TV Review: Marvel’s Cloak & Dagger

Marvel's Cloak & Dagger

When it comes to Marvel Television, they have taken a multi-pronged approach. Animation is on Disney XD. Big tent productions such as Agents of S.H.I.E.L.D. air on ABC. Hulu has Runaways while Netflix has the dark and mature-themed series featuring “street-level” heroes. Now Marvel has a new partner that is airing a series that fits their young adult audience with Cloak & Dagger.

Since the series features the “slow burn” of many mythology based series, it is hard to talk about the show without giving away something that could be considered a spoiler, however I will try. The series features Tandy Bowen (Disney XD’s Kickin’ It’s Olivia Holt) and Tyrone Johnson (Broadway’s The Lion King’s Aubrey Joseph). who despite the different backgrounds, find themselves tied together after an accident that gave both of them superpowers. Tandy can emit light daggers and Tyrone has the ability to engulf others in darkness.

The performances of the young actors is the true strength of the series. They are some of the best I have seen in all of Marvel Television and Freeform. Despite the black-and-white nature of their powers, this is not a series that deals with black-and-white issues. The nuanced performances allow the characters to convey that complexity without having to say a word. Make no mistake, Holt and Joseph are phenomenal.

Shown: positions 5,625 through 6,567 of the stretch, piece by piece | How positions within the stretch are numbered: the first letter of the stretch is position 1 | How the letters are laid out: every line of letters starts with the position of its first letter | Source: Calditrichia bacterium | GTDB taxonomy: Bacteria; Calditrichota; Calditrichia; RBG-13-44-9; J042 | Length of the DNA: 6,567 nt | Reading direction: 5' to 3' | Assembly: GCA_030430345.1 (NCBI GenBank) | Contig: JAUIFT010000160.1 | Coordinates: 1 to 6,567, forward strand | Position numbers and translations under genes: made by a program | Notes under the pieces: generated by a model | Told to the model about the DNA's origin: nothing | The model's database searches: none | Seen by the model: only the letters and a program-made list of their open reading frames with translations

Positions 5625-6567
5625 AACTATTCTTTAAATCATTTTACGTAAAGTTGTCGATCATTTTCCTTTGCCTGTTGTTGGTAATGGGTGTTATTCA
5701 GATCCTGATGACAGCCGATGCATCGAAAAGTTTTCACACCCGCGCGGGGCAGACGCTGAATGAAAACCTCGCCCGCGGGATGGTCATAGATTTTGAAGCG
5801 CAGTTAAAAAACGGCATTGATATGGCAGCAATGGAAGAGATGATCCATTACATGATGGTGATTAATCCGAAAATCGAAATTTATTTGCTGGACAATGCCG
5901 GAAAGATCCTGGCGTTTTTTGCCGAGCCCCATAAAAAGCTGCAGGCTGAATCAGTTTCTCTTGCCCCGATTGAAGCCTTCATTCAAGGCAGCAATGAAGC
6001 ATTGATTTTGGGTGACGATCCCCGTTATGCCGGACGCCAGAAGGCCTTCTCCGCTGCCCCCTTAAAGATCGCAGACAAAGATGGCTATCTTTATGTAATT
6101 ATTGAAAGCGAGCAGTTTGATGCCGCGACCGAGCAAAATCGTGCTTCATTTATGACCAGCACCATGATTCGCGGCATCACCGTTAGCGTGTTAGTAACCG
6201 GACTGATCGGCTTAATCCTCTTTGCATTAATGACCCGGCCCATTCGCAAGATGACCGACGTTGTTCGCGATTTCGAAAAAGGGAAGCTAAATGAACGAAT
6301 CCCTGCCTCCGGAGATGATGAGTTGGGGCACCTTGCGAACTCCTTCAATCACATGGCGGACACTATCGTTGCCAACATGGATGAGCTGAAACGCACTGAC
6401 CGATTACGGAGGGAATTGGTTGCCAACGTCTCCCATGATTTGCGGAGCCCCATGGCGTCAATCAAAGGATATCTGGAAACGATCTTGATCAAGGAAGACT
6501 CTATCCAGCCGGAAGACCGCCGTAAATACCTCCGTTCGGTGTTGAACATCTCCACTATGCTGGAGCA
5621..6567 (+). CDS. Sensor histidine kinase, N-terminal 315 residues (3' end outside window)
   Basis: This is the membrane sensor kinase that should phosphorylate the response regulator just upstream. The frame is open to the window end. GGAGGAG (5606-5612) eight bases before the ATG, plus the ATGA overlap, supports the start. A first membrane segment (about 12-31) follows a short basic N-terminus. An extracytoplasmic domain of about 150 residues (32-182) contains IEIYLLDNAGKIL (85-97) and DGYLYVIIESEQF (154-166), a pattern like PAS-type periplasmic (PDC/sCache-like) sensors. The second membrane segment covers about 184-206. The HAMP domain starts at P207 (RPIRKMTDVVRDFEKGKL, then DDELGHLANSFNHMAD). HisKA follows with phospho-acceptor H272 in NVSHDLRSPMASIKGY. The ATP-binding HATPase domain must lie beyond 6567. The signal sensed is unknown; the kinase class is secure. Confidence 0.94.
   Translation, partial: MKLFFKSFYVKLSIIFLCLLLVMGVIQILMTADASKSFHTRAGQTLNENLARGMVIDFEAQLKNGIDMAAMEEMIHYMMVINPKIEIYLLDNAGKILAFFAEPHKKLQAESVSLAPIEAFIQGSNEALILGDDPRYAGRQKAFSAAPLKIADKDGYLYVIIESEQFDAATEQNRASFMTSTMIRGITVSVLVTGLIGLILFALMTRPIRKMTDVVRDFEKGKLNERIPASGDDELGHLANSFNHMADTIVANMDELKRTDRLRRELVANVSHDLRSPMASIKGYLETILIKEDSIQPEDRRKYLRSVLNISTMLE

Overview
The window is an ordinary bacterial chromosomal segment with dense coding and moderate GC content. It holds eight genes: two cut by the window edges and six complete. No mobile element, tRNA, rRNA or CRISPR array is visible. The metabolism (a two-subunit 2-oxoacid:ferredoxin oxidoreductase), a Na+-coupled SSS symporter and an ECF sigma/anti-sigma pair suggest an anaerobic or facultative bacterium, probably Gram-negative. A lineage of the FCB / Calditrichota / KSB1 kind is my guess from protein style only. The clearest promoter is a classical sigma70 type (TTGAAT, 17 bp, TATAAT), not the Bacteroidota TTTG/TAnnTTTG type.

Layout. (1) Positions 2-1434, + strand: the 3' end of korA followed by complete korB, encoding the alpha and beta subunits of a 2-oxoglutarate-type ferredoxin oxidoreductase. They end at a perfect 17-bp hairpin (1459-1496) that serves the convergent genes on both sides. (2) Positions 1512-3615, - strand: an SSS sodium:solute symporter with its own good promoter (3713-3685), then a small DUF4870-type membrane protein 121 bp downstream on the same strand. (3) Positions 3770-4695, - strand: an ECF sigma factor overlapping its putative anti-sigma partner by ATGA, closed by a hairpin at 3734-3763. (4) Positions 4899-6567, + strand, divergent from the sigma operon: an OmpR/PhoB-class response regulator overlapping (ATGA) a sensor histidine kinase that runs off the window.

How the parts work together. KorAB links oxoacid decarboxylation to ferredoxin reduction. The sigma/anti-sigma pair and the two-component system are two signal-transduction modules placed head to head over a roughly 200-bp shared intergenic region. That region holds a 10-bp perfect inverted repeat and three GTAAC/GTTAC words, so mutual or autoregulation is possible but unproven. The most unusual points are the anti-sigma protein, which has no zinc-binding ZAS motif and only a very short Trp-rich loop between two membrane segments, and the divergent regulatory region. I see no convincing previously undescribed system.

Marvel's Cloak & Dagger

The ability to deliver story in silence allows for some fun musical moments that help move the series along without getting wordy. It also gives the audience a chance to breathe and mentally digest, what are surprisingly emotionally complicated situations. This is not a great series to watch while doing other things, you need to give the show your full attention to see every detail.

Another fun component of the series is its setting in New Orleans. The show doesn’t push the city out there in the spotlight, but the unique settings provide some great visual diversity that helps the show stick out amongst other Freeform series and others of a similar ilk. And while the show takes place within the Marvel Universe, the nods to this are slight and probably will not be noticed by most of the audience. This is a good call as the intimate story would feel out of place with constant references to the Avengers and the Battle of New York.

Marvel comics has much more diversity in terms of tone, genre, and settings than they get credit for. Freeform and Marvel picked a property that was able to fit with the Freeform aesthetic without having to violate the core principles of what makes Cloak & Dagger popular. Both fans of Freeform’s content and Marvel fans will find things to love in Cloak & Dagger. Hopefully it will allow both to be exposed to a different type of storytelling that will feel unique to both camps. It is hard to see where this series is going, but I look forward to being along for the ride.
I give Cloak & Dagger 4 out of 5 stars.